To find out more about Ryohei's…

PCL-TRCS kickstart!

PCL-TRCS is ready to start! Due to the extreme level of interest, we have received an impressive number of great applications, and therefore have decided to bump the number of projects/slots to 8. It is therefore our pleasure to announce the dream team that will be working on TRCS for the next 3-6 months!

PCL 1.4.0!

We're thrilled to announce that Point Cloud Library (PCL) version 1.4.0 has been released!

PCL 1.4

You can find the latest source and binaries on our download page:

Thanks to the hard work of all of our awesome contributors, we've got a big list of new features. The most notable overall changes are:


  • added float union to the pointXYZRGBL type, in order to aid PCD_viewer compatibility
  • bugfix: pcl::computeCovarianceMatrixNormalized did not normalize for each implementation
  • fixed bug #421: at(u,v) should return a const reference
  • added…

Augmented Reality with Kinect Fusion

When we open sourced the Kinect Fusion algorithm a few weeks ago, we were not expecting so many people to join our community and start helping co-develop and improve the system. As we said in our initial announcement, the new Kinect Fusion implementation was still experimental, and it still has a lot of rough edges. However, that didn't scare off Weipeng Xu, one of our fearless new users. He saw the potential of this code and quickly integrated it with the XNA framework, creating a foundation to support the development of future augmented reality games and applications.

Augmented Reality is a challenging application domain, and there are a number of difficult tasks that must be performed in any AR system. Notably, for many applications, it's necessary to be able to construct a good 3D model of the environment and accurately track the movements of the camera in real time. Weifeng was able to use a Kinect 3D camera and PCL's experimental implementation of the KinectFusion algorithm to solve both of these problems. The result, as shown in the videos below, is a markerless AR system with the ability to handle occlusion between the real scene and virtual objects.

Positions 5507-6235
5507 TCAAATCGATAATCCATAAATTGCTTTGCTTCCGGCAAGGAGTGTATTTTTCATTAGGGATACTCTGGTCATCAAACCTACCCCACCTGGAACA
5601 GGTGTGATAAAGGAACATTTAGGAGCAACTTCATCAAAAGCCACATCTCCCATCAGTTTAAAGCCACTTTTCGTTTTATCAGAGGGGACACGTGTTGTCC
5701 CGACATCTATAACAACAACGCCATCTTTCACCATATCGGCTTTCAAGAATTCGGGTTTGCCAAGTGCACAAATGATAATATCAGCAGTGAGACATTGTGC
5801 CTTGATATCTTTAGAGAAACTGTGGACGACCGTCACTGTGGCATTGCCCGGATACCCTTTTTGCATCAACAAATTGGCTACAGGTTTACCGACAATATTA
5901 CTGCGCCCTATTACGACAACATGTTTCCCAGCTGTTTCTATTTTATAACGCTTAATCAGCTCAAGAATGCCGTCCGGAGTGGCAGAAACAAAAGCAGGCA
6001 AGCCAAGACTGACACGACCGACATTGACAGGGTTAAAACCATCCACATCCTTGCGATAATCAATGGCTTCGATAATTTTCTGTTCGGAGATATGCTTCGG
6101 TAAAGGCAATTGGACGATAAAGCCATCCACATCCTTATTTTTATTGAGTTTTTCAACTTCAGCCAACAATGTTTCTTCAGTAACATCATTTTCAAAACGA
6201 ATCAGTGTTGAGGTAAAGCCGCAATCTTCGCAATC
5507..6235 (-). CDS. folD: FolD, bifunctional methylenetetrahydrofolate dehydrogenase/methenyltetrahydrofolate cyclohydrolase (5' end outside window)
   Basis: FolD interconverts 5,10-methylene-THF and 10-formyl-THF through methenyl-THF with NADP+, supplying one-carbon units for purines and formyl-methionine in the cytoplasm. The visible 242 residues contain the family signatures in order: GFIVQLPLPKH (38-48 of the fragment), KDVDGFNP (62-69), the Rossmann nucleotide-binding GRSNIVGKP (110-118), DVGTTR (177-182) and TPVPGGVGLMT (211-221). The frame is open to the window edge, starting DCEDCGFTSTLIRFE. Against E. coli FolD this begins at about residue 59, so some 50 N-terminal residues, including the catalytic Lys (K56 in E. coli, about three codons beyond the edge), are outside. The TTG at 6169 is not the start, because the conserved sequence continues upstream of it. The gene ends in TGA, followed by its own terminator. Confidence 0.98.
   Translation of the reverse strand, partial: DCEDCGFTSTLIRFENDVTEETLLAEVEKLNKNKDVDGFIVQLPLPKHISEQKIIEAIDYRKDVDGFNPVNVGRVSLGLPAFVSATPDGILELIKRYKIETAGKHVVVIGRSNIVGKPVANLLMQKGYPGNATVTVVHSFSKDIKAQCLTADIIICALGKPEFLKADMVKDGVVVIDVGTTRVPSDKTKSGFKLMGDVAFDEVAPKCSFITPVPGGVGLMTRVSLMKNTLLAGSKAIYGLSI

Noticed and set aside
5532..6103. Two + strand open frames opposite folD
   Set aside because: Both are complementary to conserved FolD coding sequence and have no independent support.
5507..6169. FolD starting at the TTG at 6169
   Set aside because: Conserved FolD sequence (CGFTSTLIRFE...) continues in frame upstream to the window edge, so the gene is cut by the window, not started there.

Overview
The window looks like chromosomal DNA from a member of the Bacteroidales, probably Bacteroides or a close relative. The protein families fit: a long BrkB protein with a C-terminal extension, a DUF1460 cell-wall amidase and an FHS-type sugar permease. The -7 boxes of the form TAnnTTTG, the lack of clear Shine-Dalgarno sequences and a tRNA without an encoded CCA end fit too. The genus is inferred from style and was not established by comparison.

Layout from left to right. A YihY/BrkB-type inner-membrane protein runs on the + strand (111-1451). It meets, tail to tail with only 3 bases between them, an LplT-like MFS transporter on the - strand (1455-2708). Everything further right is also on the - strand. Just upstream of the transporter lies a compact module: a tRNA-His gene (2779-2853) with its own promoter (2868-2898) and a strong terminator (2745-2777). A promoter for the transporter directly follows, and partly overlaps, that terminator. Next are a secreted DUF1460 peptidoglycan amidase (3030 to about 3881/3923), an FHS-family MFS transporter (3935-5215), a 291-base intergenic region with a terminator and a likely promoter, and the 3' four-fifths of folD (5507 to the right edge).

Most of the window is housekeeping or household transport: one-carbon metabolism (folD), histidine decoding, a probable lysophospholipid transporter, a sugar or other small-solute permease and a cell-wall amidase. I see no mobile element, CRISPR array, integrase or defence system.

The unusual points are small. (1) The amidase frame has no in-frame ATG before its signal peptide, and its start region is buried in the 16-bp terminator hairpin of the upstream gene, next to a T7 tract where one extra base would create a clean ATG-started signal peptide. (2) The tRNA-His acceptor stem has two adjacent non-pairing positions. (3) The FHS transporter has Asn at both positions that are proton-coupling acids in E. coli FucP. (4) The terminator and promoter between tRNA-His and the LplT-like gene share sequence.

JediBot powered by PCL

JediBot is an autonomous robot designed to duel with humans in simulated sword fights. It was created by a group of four students in Stanford University's Experimental Robotics class, who combined a KUKA Light-Weight Robot arm for manipulation and a Microsoft Kinect for 3D sensing, along with custom software that leverages several open source libraries, including the Point Cloud Library (PCL) for 3D perception, the Reflexxes Motion Library for motion planning, and the Fast Research Interface Library for low-level control.

When facing off against a human combatant, the JediBot's software starts by analyzing the point cloud data acquired from its Microsoft Kinect 3D-camera. The Point Cloud Library is used to robustly find the pose of an opponent's sword in real time. The JediBot then quickly plans its response. Depending on the current strategy (attack or defense) an appropriate pose of the robot's sword is calculated. This pose is then sent to the Reflexxes Motion Library, which continuously plans a smooth sequence of arm motions. The resulting robot motions are directly sent to the Fast Research Interface Library, which provides low-level access to the…